The opinion of the court was delivered by: LASKER
Petitioner Edward Sampson brings this action pursuant to 28 U.S.C. § 2255 to vacate sentences imposed on May 11, 1981 following his plea of guilty to two counts of armed bank robbery and two counts of unarmed bank robbery.
Sampson was arrested on October 28, 1980. In a superseding indictment handed down on December 1, 1980, Sampson was charged in ten different counts based upon alleged bank robberies which occurred on August 18th, August 26th, September 10th, September 16th and September 19th, 1980. As to the September 16th bank robbery, Sampson was charged only with unarmed bank robbery. As to each of the four remaining robberies, Sampson was charged with both armed and unarmed robbery. Thus, he was charged with a total of five counts of unarmed bank robbery and four counts of armed bank robbery. He was also charged with one count of conspiracy.
On the advice of appointed counsel Sampson pled guilty to two of the five counts of unarmed bank robbery and two of the four counts of armed bank robbery. The remaining counts were dismissed. Sampson was sentenced to concurrent terms of 12 years on the counts of unarmed robbery and concurrent terms of 20 years on the counts of armed robbery. The terms for armed and unarmed bank robbery were also designated to run concurrently.
28 U.S.C. § 2255 provides, in part:
"A prisoner in custody under sentence of a court established by Act of Congress claiming the right to be released upon the ground that the sentence was imposed in violation of the Constitution or laws of the United States, or that the court was without jurisdiction to impose such sentence, or that the sentence was in excess of the maximum authorized by law, or is otherwise subject to collateral attack, may move the court which imposed the sentence to vacate, set aside or correct the sentence."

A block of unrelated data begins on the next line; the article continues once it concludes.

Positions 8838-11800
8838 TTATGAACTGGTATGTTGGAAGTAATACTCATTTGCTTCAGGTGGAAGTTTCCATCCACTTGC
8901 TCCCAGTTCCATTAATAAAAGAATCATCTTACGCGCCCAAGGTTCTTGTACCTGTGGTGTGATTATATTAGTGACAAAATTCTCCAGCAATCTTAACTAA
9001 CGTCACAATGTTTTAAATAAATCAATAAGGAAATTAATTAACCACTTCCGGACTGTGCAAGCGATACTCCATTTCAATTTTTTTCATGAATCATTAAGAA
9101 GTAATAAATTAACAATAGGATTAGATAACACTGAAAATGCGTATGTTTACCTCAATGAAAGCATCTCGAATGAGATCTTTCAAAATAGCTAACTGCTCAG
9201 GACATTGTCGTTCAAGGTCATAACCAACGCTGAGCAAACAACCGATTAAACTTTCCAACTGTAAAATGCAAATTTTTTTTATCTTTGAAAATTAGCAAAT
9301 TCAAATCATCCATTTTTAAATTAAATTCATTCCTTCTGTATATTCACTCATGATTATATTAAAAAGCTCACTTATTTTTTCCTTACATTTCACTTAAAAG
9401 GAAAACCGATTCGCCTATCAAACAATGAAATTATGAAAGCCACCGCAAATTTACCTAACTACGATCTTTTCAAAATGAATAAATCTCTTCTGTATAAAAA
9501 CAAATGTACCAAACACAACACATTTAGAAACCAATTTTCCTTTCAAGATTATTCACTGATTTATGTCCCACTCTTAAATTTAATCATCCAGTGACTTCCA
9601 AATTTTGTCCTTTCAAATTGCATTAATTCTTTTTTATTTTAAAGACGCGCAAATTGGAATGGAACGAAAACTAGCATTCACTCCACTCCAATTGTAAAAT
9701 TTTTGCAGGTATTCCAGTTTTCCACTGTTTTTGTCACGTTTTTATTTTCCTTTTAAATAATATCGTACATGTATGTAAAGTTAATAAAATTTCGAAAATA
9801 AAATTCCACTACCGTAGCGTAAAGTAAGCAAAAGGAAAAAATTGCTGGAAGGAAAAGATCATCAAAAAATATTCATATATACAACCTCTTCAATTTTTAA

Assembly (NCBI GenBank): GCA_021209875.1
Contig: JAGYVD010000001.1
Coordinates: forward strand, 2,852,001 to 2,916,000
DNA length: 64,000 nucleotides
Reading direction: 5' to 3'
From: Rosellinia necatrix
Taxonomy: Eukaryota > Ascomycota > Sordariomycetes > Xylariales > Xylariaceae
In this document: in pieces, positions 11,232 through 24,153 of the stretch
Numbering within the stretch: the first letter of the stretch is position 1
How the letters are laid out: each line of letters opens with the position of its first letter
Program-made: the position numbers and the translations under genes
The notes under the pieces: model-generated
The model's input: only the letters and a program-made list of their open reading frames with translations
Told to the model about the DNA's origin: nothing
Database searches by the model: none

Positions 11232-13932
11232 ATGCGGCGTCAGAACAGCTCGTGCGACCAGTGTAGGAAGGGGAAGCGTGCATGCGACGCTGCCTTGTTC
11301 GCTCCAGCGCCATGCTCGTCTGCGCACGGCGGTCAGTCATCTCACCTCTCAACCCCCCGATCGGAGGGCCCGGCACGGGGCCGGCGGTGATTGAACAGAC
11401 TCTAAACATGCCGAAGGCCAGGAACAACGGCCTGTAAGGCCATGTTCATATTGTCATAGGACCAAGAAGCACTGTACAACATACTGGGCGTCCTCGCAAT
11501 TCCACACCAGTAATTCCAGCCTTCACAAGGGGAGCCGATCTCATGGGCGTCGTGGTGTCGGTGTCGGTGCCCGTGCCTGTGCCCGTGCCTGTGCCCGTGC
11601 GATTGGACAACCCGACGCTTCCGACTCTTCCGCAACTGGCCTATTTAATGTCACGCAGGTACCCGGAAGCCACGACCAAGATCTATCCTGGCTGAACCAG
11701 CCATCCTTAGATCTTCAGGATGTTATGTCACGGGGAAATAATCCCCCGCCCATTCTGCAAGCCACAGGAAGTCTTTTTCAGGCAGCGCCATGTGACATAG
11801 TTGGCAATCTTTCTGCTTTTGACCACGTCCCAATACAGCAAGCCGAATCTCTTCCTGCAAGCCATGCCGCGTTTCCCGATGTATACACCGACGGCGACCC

Id. Sampson makes three claims: 1) the presentence report presented to the court contained material misstatements of facts; 2) the indictment was invalid because it charged him, in separate counts, with aggravated forms of the same offense, i.e., with bank robbery in one count, and armed bank robbery in a second count, all derived from the same bank robbery; and 3) he was denied effective assistance of counsel because he was not informed that the indictment was invalid, because the indictment was not attacked, because he was not informed of the impact of the presentence report on the court's decision and on his opportunity for parole, and because the presentence report was not questioned by his attorney. Sampson characterizes this conduct as a denial of his constitutional right to due process of law.
For several reasons, we are persuaded that the alleged errors in the presentence report are insufficient to justify vacating Sampson's sentence. Sampson complains of errors in the section of the presentence report entitled "Government's Version of the Offense." According to Sampson, the report incorrectly stated that Sampson was involved in two bank robberies and one attempted bank robbery (on August 28th, September 17th, and September 25th, 1980, respectively) in addition to the bank robberies for which Sampson was charged in the indictment. Sampson claims that he did not participate in those three crimes, and that their inclusion prejudiced him both as to sentence and as to opportunities for parole. In support of the latter contention he cites the November 10th, 1981 decision of the United States Parole Commission to deny parole, which states that he "robbed seven banks and tried to rob an eighth."
Of course, a sentencing judge is obligated to consider, in imposing sentence, any relevant information offered by a defendant, including objections to the accuracy of matters contained in the presentence report.